In the first half of the 20th century, when the Mexican government was lining up priests and catechists in front of firing squads, it’s not clear how much catechesis was going on, heck, how much could have gone on? And even in the last half-century, access to the sacraments has been pretty irregular in the poorest and most rural places. So if you have parents and grandparents who are mostly uncatechized, and no family history of getting children off to Catholic schools or catechism classes, and language and cultural barriers in your new country, that’s a lot of barriers to overcome.

  39. Actually the war against the Catholic Church in Mexico started in the XIX century. First led by ultra-liberal Francisco Gomez Farias and then by the better known and secular saint Benito Juarez. There was an actual “Reformation” War (Guerra de Reforma) between around 1856 and 1861 that ended with the Liberal’s victory; churches were secularized, some demolished, others converted into government buildings, libraries or warehouses. Convents were outlawed, many were demolished and the work of Catholic Monks with poor peasant Indians was destroyed. The State outlawed religious education then making all schools secular (laicas). Only the French Intervention slowed down the pace of Jacobin destruction of the Church. Then Porfirio Diaz came, a moderate liberal, and a kind of “modus vivendi” was reached between the State and the Church. The Mexican Revolution of 1910 extended into outright religious war in the 20’s (an atrocious war of annihilation led by Plutarco Elias Calles and murderous liberals like the governor of Yucatan, Garrido) and ended with the defeat of Catholics and a tense truce between State and Church which lasted until recently. Until recent reforms, religious schools in Mexico were illegal, priests could not wear clerical garb outside the Church and the State considered Christian education as superstitious and dangerous. Of course, all of these was ignored in many instances and used only when convenient. Long history.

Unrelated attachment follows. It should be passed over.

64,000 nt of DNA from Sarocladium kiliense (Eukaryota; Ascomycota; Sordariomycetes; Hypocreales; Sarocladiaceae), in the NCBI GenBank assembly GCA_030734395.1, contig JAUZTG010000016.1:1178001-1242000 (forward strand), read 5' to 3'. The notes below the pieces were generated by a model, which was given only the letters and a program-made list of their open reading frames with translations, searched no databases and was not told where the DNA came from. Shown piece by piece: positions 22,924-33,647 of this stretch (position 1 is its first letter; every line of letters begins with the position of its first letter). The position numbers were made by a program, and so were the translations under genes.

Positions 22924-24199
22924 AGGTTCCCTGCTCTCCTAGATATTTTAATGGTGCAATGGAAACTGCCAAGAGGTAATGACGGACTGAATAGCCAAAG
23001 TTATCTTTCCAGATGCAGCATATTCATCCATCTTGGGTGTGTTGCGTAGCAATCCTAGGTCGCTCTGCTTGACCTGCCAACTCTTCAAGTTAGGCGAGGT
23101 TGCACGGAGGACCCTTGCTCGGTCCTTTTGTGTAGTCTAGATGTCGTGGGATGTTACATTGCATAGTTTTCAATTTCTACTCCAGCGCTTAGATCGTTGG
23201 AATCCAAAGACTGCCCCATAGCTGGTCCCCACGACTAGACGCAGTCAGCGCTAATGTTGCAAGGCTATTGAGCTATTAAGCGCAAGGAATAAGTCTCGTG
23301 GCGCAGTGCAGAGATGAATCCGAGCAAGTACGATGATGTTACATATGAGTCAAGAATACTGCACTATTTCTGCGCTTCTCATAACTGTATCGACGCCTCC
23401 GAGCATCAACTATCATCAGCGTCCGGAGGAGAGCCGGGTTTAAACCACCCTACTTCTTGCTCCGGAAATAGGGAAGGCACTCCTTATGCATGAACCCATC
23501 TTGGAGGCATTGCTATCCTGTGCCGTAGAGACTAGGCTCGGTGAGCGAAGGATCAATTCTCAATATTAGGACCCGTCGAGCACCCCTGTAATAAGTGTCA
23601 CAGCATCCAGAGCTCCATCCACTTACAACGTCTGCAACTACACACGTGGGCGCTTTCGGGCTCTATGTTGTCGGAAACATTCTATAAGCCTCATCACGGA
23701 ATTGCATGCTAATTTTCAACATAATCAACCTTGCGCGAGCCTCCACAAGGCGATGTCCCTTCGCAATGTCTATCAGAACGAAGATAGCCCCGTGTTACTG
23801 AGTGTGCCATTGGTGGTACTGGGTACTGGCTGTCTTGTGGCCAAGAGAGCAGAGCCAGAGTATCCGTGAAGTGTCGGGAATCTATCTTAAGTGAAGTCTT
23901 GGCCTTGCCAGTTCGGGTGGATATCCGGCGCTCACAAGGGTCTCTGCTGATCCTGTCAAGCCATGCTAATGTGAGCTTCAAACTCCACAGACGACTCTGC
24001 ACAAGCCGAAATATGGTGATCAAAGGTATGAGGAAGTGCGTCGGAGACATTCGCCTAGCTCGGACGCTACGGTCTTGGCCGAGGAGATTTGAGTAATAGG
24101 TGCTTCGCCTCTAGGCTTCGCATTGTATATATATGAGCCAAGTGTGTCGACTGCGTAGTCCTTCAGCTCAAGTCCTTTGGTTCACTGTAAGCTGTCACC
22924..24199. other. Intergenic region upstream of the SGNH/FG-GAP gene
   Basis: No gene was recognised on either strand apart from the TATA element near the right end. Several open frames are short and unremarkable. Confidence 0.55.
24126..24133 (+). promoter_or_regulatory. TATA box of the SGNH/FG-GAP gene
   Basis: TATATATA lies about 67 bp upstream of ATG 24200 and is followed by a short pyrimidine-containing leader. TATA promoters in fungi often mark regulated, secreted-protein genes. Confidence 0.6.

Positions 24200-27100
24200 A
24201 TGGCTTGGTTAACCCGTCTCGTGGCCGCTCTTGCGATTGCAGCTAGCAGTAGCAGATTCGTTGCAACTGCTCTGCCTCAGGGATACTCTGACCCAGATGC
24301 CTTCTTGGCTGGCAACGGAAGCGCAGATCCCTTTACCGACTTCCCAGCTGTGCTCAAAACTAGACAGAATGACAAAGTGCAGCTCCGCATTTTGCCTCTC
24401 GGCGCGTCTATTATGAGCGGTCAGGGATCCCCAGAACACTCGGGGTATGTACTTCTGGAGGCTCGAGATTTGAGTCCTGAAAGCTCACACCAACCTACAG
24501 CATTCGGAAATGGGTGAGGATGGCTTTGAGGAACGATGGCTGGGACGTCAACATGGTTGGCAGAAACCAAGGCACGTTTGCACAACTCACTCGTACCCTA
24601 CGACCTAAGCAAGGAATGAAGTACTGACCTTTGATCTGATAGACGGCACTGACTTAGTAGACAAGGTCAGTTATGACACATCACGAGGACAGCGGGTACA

40. Actually Tomás Garrido Canabal was the dictator governor of Tabasco (and used in Graham Greene novel “The Power and the Glory” as a model for the lieutenant who hunts for the “whiskey priest”.

    Gomez Farias name was Valentin (not Francisco) and he started his liberal reforms in the 1830’s.

  41. I don’t think we should waste energy on people who are prepared to trade the Body and Blood of Christ for a tambourine. Let them go.